In the postal agreement with Austria it was now the Swiss Confederation, and not the cantons, that was responsible for the ‘transmission of correspondence’. Illustration by Marco Heer.
In the postal agreement with Austria it was now the Swiss Confederation, and not the cantons, that was responsible for the ‘transmission of correspondence’. Illustration by Marco Heer.

Tra la la, the post is here…

Switzerland’s first international treaty was signed with Austria in July 1849. It was an agreement on the regulation of postal relations.

Andrej Abplanalp

Andrej Abplanalp

Historian and communications chief of the Swiss National Museum.

On 2 July 1849, the fledgling federal state signed its first international treaty. The agreement concerned arrangements with the Austrians on cooperation in the postal system. According to the agreement, ‘regular postal connections shall be maintained between the Austrian Post Office and the post office of the Swiss Confederation [for the] reciprocal transmission of correspondence and other consignments, and for the carriage of passengers’. The agreement regulated matters such as how much had to be paid for letters and parcels. If a payment had to be made… In the 19th century, in many places the rule was that the recipient, and not the sender, had to pay for a postal item.
Postal agreement between Switzerland and Austria, 1849.
Postal agreement between Switzerland and Austria, 1849. Swiss Federal Archives
Article 6 regulated who had to frank items, and how.
Article 6 regulated who had to frank items, and how. Swiss Federal Archives
This agreement was negotiated by Benedikt La Roche (1802-1876). A Basel native, La Roche was elected Switzerland’s first postmaster general in 1848. The basic principles of the agreement, however, dated from the year 1847 – a time when Switzerland as a federal state didn’t yet exist. That sounds strange, but there’s a logical background to it. A year before the establishment of the federal state, the cantons carried on negotiations with Austria in Vienna on the regulation of postal relations. With the exception of Neuchâtel and Valais, they were fully represented and were led by Benedikt La Roche. La Roche represented not only the cantons of Basel-Stadt and Basel-Landschaft, but also Aargau, Solothurn, Bern, Friborg, Vaud, Geneva and Ticino. At the beginning of June 1847 an agreement had been reached, but the Sonderbund War intervened and the treaty was never signed. It was put on the back-burner.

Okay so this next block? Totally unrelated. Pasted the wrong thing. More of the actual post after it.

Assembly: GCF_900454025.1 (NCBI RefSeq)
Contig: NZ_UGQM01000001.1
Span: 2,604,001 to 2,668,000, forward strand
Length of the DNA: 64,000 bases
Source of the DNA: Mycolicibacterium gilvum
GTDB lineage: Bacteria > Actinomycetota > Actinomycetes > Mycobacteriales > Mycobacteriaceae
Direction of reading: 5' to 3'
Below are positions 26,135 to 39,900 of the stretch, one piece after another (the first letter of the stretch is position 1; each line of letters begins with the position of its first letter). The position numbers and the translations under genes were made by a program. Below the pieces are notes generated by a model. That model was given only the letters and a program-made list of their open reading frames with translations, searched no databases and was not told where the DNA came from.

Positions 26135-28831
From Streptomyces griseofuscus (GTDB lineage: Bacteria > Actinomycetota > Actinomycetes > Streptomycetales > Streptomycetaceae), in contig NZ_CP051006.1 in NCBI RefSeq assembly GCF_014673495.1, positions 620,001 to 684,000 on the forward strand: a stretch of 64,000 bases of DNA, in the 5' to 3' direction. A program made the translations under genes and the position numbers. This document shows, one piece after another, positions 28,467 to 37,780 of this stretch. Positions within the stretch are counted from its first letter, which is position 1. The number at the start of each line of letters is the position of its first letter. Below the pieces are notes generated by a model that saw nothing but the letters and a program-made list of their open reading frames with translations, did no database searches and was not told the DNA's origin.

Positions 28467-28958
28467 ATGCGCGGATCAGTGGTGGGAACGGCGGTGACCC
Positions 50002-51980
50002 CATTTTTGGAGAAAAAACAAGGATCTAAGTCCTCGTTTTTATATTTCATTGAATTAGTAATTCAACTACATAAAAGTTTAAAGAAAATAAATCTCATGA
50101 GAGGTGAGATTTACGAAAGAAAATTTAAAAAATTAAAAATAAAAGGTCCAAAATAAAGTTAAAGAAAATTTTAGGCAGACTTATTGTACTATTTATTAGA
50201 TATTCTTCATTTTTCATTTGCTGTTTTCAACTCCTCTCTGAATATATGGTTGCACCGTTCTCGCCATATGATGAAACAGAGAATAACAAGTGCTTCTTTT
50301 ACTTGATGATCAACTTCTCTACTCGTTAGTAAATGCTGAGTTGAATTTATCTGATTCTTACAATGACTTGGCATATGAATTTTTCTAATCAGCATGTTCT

Portrait of Benedikt La Roche, around 1860.
Portrait of Benedikt La Roche, around 1860. Museum of Communication
A few months later the conflict was resolved, but the world had changed. Now it was no longer the individual cantons that could haggle with Austria over postal charges, but a whole new state: Switzerland. Fortunately, the chief negotiator was still the same person, Benedikt La Roche. As a result, rapid agreement was possible based on the arrangements decided in 1847. The treaty became a reality in July 1849.
Post office sign of the Swiss Federal Post Office in Geneva, 1849.
Post office sign of the Swiss Federal Post Office in Geneva, 1849. Swiss National Museum
Austrian Finance Minister Philipp von Krauss was not particularly happy with the treaty. He considered the postage rate for letters too low, and too advantageous for Switzerland. He argued that the basis of the contract had been negotiated with the cantons in 1847 and that a good tariff had been offered at that time in an effort to encourage the cantons to make other concessions.
The postal rates agreed made Austria’s Minister for Finance furious. He felt Switzerland was getting a much better deal.
The postal rates agreed made Austria’s Minister for Finance furious. He felt Switzerland was getting a much better deal. Swiss Federal Archives
Benedikt La Roche-Stehelin handed in his notice just a few days after the postal treaty was signed. The differences with his superior, Federal Councillor Wilhelm Mathias Naeff, were too much. However, he decided to complete his job in the form of an assignment, and subsequently concluded another postal agreement with France and Belgium (November 1849). He also initiated negotiations with the Kingdom of Sardinia, and an agreement was reached in October 1850.
Federal Councillor Wilhelm Mathias Naeff was the superior of Postmaster General Benedikt La Roche.
Federal Councillor Wilhelm Mathias Naeff was the superior of Postmaster General Benedikt La Roche. Swiss National Museum
Switzerland’s first international treaties related solely to postal matters. It wasn’t until the end of November 1850 that the first non-postal agreement was signed – the Treaty of Friendship and Trade (Freundschafts- und Handelsvertrag) with the USA.

The first time…

There’s always a first time. In this series, we will be looking at historic Swiss firsts. The topics covered are very diverse: from the first zebra crossing to the first ever popular initiative. The articles have been produced in cooperation with the Schweizerisches Bundesarchiv (Swiss Federal Archives).

Further posts

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Swiss National Museum

Three museums – the National Museum Zurich, the Castle of Prangins and the Forum of Swiss History Schwyz – as well as the collections centre in Affoltern am Albis – are united under the umbrella of the Swiss National Museum (SNM).